SSPA’s Maritime Dynamic Laboratory (MDL) is a facility that contributes to the important input for the simulation toolbox. Several systematic test series have been carried out in order to formulate models for manoeuvring in confined water such as bank and canal effects, and shallow water effects, including squat prediction. The most common tests are standard manoeuvring tests, such as turning circle and zig-zag tests, and seakeeping. The results of these tests can be used to tune and validate simulation models.
With the above high-quality input data, the simulation models can be used for predicting a wider range of test scenarios and producing complete manoeuvring documentation (e.g. a manoeuvring booklet according to IMO 601).
The seakeeping tests are used in the same way to validate and tune the model, and to expand the test matrix to include different speeds, headings, wave conditions, etc.
By comparing the result with selected criteria and making projections based on an expected operational profile, the ship’s operability and overall seakeeping performance can be obtained.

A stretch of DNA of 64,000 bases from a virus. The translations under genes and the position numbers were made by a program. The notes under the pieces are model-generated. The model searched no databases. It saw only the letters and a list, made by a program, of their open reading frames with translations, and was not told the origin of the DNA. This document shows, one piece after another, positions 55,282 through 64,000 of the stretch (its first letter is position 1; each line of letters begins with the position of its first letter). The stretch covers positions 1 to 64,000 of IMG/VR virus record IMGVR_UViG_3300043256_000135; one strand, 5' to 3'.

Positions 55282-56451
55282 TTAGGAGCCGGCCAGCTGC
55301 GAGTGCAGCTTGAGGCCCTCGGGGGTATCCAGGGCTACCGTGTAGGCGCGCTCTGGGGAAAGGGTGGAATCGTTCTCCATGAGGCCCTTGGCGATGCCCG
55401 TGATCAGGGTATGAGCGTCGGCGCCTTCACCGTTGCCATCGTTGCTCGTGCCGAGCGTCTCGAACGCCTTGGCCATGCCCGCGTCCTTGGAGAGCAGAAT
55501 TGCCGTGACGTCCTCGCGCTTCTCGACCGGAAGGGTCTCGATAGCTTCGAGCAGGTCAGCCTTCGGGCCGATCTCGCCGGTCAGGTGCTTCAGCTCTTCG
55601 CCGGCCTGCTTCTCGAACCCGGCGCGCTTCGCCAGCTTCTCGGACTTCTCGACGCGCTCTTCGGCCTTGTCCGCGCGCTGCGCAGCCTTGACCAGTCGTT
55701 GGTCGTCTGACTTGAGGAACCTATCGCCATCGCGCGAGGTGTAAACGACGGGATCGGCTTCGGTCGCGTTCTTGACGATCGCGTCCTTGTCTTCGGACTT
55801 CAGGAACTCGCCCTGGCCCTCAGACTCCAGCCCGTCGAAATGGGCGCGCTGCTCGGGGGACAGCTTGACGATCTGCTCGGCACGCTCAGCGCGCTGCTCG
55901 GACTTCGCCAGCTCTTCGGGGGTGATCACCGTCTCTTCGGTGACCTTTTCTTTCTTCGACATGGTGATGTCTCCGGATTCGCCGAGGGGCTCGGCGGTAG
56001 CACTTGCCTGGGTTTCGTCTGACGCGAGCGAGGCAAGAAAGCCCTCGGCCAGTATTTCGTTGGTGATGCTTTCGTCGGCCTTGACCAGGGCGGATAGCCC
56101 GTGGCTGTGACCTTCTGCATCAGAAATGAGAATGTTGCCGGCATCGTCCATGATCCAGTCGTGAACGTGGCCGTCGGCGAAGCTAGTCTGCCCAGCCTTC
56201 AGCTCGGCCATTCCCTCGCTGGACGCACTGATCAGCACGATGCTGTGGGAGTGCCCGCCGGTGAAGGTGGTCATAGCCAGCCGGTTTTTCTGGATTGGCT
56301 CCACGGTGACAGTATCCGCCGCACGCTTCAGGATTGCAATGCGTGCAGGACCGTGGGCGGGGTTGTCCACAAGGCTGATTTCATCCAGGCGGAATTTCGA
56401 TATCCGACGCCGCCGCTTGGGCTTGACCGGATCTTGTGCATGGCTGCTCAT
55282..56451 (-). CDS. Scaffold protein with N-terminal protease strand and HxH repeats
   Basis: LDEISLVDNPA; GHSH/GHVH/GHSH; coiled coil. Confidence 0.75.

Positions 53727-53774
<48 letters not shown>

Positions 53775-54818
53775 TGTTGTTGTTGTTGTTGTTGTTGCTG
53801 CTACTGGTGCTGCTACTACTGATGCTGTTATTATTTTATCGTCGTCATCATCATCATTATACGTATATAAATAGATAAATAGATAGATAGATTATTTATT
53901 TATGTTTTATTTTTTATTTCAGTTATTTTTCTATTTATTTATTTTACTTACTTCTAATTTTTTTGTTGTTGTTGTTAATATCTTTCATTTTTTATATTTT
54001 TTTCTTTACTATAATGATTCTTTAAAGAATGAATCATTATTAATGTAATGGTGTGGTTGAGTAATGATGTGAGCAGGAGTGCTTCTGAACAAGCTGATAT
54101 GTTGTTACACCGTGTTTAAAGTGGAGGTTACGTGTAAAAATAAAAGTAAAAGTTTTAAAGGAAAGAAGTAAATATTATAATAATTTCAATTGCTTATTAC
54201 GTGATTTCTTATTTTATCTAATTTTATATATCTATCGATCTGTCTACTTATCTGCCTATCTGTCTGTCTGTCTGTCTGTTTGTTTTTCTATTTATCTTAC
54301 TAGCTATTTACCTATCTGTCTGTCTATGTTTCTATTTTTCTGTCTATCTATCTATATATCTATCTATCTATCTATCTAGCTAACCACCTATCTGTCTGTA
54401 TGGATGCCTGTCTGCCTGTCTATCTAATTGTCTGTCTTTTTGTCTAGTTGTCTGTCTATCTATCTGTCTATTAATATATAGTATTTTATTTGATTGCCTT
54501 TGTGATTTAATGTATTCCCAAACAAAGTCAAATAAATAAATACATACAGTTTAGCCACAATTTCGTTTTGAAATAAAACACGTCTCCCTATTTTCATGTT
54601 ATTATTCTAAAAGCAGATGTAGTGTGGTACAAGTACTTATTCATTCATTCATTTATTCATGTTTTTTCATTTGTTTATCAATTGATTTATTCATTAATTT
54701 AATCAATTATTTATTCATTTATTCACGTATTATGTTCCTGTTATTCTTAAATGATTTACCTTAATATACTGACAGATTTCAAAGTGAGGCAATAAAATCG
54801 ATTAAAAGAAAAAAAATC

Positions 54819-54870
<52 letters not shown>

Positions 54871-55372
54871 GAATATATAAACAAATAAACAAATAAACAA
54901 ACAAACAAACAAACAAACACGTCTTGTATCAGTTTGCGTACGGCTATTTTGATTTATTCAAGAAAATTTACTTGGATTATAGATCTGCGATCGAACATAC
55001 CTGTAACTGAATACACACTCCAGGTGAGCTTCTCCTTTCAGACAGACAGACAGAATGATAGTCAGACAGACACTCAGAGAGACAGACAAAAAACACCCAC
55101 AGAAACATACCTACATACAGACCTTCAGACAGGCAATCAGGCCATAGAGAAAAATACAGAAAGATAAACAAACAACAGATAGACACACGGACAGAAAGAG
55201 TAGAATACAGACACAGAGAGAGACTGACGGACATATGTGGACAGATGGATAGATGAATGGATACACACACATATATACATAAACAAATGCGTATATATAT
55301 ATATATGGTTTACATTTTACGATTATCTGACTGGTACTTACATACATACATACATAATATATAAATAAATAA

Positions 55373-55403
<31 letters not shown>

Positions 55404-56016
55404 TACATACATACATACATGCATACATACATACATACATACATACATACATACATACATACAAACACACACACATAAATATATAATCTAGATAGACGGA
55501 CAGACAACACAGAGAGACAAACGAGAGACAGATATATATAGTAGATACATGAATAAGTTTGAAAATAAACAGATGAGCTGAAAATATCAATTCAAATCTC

Data from a variety of areas have been compiled in SEAMAN
Simulations are an efficient tool for obtaining a wide range of data regarding ship operations and ship handling, and the output can directly support ship owners, operators, harbour masters, etc. in their decision-making. As a ship designer, it is wise to ensure that manoeuvring and seakeeping properties are within acceptable limits at the design stage to avoid unnecessary surprises that can be extremely costly if not dealt with in time. Knowing how vessels will behave in certain conditions helps our clients to make the correct decisions. This knowledge will make their operations safer and more profitable, and they will become more successful as a crew, owners or operators.
Preparation and execution of the simulations are critical, but despite being done accurately, the results can be misleading if the input data are incorrect. If this is the case, incorrect conclusions will be drawn, which can lead to costly design changes.
Over the years, SSPA has created tools and methods to ensure that both quantitative and qualitative results of the simulations can be reported to the client in a concise manner. We are now taking manoeuvring simulations online, providing an intuitive web-based interface for easy access to a powerful tool. Contact us to find out more.